There’s No Whining in Football

This one’s been on my mind since last week’s game against the 49ers. Jim Harbaugh is a big fat whiner. He whined about the NFL’s rules on hitting QBs before the game, he whined to the refs (per usual) during the game, and he whined at length about Clay Matthews after the game.

And no, this isn’t in defense of Clay Matthews. He was jacked up. The late hit was stupid. Those 4 additional points are on him, and nobody was more upset with Clay than we were as fans. But one late hit does not a dirty player make. I digress. This is in defense of organizations that keep it classy, take things like men, and just play football.

The Packers response from Mike McCarthy was spot on: “Clay Matthews is not a dirty player, by no means. I addressed Harbaugh’s comments in the team meeting, and as always, we’ll stay above it.” Remember last year when the replacement refs botched the fail mary call? Green Bay fans were upset that Mike McCarthy, Ted Thompson and Mark Murphy didn’t do or say more to voice their displeasure. I’m pretty sure we’d still be hearing about it from Jim if that had happened to the 49ers.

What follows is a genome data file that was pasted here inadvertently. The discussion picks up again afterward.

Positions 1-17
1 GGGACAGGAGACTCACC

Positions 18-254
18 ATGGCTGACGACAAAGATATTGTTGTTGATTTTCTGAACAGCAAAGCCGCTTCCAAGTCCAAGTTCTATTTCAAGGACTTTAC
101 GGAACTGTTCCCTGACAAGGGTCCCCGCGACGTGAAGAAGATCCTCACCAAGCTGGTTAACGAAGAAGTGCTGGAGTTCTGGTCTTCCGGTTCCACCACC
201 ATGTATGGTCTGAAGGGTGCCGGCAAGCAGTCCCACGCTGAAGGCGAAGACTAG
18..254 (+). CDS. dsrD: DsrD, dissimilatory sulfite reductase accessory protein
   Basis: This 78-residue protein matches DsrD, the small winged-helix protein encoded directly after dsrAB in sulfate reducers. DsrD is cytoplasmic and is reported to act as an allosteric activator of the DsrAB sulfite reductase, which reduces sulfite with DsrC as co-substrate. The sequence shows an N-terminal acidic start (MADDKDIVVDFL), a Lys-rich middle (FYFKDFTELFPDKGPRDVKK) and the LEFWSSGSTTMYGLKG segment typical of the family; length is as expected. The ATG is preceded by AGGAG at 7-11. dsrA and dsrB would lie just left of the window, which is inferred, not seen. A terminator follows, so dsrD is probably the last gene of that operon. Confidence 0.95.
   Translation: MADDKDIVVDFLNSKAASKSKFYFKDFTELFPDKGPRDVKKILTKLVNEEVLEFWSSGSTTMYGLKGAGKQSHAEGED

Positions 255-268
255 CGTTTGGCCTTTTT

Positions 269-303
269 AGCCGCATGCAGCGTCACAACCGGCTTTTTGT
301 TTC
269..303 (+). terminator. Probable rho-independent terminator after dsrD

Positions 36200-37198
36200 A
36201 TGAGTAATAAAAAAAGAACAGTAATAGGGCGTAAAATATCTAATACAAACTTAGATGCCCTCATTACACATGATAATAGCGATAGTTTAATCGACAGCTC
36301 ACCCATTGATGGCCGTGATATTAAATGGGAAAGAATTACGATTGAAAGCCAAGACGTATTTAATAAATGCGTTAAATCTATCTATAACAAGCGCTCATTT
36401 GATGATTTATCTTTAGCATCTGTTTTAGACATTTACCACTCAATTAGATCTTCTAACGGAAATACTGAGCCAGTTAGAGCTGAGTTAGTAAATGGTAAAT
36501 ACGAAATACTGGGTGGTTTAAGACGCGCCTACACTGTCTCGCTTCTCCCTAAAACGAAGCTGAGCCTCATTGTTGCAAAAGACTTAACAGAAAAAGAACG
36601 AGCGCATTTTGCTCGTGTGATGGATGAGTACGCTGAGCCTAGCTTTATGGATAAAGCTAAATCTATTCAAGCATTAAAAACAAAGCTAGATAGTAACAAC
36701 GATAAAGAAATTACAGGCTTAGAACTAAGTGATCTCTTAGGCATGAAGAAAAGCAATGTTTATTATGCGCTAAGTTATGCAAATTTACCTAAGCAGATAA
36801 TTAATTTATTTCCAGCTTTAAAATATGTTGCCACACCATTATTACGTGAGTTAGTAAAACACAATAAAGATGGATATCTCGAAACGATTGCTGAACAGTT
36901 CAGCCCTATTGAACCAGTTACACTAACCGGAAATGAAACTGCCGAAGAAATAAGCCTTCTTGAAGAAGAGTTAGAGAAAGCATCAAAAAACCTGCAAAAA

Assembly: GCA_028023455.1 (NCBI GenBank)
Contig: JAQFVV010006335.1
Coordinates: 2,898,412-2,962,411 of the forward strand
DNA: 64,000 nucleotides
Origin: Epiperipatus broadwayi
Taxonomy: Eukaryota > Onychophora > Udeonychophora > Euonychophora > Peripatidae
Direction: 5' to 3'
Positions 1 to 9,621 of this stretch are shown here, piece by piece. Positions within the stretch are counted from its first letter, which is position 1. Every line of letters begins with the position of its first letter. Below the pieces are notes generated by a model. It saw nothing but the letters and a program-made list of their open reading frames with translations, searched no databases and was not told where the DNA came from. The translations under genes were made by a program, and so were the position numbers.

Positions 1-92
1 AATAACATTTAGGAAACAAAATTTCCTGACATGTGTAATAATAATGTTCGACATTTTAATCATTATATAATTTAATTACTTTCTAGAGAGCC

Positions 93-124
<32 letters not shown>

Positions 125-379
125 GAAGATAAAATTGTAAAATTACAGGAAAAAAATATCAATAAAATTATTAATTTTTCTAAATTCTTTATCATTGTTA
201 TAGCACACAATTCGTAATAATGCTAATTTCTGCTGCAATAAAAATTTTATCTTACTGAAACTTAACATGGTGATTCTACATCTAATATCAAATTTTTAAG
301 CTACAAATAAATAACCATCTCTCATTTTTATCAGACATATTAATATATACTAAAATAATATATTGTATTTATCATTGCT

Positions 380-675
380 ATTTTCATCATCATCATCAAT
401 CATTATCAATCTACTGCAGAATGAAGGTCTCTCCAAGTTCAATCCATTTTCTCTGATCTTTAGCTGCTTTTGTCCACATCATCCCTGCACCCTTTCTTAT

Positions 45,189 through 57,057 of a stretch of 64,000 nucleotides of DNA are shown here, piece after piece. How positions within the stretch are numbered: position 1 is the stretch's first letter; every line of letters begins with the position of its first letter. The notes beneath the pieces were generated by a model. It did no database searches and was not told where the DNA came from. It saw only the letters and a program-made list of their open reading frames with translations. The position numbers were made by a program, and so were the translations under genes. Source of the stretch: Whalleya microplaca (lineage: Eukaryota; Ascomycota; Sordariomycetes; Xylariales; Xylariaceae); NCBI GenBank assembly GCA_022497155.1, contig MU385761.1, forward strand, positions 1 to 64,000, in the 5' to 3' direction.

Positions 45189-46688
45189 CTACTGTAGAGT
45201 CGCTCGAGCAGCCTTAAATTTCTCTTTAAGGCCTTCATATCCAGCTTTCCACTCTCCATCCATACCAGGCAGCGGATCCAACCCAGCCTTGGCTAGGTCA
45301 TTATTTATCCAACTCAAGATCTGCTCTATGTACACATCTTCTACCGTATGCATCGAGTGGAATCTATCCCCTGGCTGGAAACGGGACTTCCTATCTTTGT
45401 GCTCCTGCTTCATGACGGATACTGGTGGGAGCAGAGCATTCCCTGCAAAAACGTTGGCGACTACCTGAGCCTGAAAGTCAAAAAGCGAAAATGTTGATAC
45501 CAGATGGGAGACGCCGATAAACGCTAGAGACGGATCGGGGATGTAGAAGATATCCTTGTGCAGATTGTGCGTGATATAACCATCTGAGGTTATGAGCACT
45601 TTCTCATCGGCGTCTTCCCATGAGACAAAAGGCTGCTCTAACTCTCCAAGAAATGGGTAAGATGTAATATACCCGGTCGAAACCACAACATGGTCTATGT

This isn’t just a Jim problem. In the last week alone, Jerry Jones whined about Giants players faking injuries, Mike Wallace whined about not getting enough catches, and I’m sure Pete Carroll whined about something, but I’ve made a point to avoid any of his comments.

From the revered Vince Lombardi himself: “Football is like life – it requires perseverance, self-denial, hard work, sacrifice, dedication and respect for authority.” Funny, but Lombardi didn’t mention anything about whining. Nobody likes a whiner, in football or life.

While we’re naming names, it should be noted that a lot of teams, like the Packers, do their best to stay above the fray. And not surprisingly, they are also the organizations that many would recognize as the best in the business — well-run, well-coached, often in contention. The Steelers had a really tough start to their season. Did anyone hear Mike Tomlin whining? Peyton Manning stuck around after a heartbreaking playoff loss, not to whine to the press, but to shake hands with a retiring Ray Lewis. The list could go on.

You can’t teach class. But if there’s no crying in baseball, can we please stop whining in football?

One comment on “There’s No Whining in Football

  1. Ben the Intern on said:

    This sounds like a bunch of gobble-gobble from a jive turkey!

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